5_4_05_216j_rev

5_4_05_216j_rev - 21A.216J Dilemmas in Bio-Medical Ethics...

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21A.216J Dilemmas in Bio-Medical Ethics 2005/5/4 (W), Week 13, Class 24 Continuing Margaret Lock. Twice Dead. Class Business. Theory—discourse about the gift; commodity exchanges in the market; organ transplantation in the United States Presenter: Professor Erica James Page 299-377—Margaret Lock—starts talking about how the process of dissection and concerns for anatomy, the Western tradition, created an interior for the body, the relative ease for which the body can easily be commodified in the West. Argument: Greek/Roman tradition situated in a collective group located in a lineage of ancestors. When Christianity became more popular, stories of Lazarus raised from the dead and Jesus resurrected and focus went to the body, without the ritual ceremony or practices. Shift to individual, to the material body that can be resurrected and death. Changed the value of the corpse, Christian saints were believed to have symbolic power. In the Islamic tradition, the body can have spiritual power for healing through supplication, touch—idea that corporeal body can still have an essence, fertility to it. Medieval and renaissance dissection vs. vivisection (alive) With dissection’s popularity, it moved into spectacle/performance/theater into the public sphere. Important for medicine but also for discipline—Foucauldian torture, public space and the visible sign of the Sovereign. Public dissections almost have a punitive function. Even dissections occurred in church spaced, but eventually secularized and quintessential to creating doctors. Anatomy lab is still a very ritual space for doctors. (Premeds, keep in touch and let her know how it is.) Provided a way to commodify bodies. Then, a market was created for dead bodies. Ideas of body snatchers. How even today, unclaimed bodies, how reducing it to a commodity can provide for trade.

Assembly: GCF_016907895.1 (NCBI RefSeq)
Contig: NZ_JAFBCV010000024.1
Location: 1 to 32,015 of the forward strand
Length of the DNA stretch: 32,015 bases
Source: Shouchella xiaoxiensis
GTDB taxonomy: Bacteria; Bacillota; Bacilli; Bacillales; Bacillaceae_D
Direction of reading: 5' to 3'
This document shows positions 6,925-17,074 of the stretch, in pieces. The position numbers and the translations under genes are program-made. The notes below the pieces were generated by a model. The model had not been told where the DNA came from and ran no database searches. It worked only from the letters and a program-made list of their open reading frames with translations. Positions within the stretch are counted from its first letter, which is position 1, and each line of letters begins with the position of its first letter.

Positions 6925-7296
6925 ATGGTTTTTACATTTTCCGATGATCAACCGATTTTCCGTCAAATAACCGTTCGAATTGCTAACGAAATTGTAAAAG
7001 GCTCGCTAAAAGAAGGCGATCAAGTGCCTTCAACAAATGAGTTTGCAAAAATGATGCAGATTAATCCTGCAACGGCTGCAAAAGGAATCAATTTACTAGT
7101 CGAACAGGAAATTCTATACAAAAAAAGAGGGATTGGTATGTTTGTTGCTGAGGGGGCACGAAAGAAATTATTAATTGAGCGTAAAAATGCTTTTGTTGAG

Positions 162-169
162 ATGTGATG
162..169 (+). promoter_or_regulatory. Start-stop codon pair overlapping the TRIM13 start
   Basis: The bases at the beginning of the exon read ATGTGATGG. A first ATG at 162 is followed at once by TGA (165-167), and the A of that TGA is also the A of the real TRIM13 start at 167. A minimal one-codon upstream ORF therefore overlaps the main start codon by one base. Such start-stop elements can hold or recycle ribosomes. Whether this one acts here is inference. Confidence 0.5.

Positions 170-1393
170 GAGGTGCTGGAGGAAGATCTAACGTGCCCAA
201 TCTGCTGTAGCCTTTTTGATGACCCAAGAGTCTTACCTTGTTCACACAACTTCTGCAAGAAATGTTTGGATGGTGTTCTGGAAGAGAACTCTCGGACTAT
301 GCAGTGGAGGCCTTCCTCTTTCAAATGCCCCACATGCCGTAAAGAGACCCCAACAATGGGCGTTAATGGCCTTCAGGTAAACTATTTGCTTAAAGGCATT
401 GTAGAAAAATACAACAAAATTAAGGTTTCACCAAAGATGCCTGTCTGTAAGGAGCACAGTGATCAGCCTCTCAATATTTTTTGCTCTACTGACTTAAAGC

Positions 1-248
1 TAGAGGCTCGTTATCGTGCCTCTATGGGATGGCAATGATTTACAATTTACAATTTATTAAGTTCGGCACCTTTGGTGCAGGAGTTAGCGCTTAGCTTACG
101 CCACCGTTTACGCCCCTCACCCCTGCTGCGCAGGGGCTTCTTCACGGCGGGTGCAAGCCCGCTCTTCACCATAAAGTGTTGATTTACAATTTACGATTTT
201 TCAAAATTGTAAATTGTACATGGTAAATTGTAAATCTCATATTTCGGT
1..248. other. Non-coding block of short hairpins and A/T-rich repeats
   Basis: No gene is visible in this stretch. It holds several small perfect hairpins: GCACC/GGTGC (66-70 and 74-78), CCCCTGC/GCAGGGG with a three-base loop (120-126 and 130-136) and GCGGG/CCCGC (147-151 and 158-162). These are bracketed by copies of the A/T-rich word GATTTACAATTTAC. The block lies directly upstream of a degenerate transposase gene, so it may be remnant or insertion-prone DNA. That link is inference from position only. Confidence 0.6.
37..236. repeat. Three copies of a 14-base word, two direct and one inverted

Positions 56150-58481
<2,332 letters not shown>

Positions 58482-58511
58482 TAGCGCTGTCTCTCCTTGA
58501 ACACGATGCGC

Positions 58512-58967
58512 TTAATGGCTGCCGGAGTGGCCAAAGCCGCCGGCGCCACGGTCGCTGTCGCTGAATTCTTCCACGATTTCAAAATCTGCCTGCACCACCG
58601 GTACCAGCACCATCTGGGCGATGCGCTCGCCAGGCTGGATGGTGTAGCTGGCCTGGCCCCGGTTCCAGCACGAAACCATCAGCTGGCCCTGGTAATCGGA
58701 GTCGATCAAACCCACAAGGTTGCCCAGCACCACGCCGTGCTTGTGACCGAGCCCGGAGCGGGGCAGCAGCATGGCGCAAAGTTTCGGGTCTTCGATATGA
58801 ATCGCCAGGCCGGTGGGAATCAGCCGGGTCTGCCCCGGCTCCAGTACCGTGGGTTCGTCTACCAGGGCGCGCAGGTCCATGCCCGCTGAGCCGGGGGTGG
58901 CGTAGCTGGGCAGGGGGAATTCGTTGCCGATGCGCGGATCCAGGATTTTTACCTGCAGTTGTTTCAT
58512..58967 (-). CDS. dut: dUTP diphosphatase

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This note was uploaded on 11/06/2011 for the course ANTHRO 216 taught by Professor James during the Fall '05 term at MIT.

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5_4_05_216j_rev - 21A.216J Dilemmas in Bio-Medical Ethics...

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